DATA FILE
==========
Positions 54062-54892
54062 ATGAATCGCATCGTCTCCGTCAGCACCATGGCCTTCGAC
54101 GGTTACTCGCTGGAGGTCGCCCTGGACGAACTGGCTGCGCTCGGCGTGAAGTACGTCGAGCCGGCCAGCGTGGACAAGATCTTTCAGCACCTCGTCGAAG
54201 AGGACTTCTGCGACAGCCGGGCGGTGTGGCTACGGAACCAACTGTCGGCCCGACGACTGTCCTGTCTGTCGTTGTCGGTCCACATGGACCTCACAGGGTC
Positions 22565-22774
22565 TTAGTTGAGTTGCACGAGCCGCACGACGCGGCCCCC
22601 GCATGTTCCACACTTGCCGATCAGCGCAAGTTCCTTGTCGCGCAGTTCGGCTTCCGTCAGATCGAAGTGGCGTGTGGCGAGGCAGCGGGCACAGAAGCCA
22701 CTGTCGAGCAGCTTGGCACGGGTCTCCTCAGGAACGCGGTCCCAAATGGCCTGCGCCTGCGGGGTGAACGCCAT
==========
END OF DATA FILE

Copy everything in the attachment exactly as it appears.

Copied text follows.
Positions 54062-54892
54062 ATGAATCGCATCGTCTCCGTCAGCACCATGGCCTTCGAC
54101 GGTTACTCGCTGGAGGTCGCCCTGGACGAACTGGCTGCGCTCGGCGTGAAGTACGTCGAGCCGGCCAGCGTGGACAAGATCTTTCAGCACCTCGTCGAAG
54201 AGGACTTCTGCGACAGCCGGGCGGTGTGGCTACGGAACCAACTGTCGGCCCGACGACTGTCCTGTCTGTCGTTGTCGGTCCACATGGACCTCACAGGGTC
Positions 22565-22774
22565 TTAGTTGAGTTGCACGAGCCGCACGACGCGGCCCCC
22601 GCATGTTCCACACTTGCCGATCAGCGCAAGTTCCTTGTCGCGCAGTTCGGCTTCCGTCAGATCGAAGTGGCGTGTGGCGAGGCAGCGGGCACAGAAGCCA
22701 CTGTCGAGCAGCTTGGCACGGGTCTCCTCAGGAACGCGGTCCCAAATGGCCTGCGCCTGCGGGGTGAACGCCAT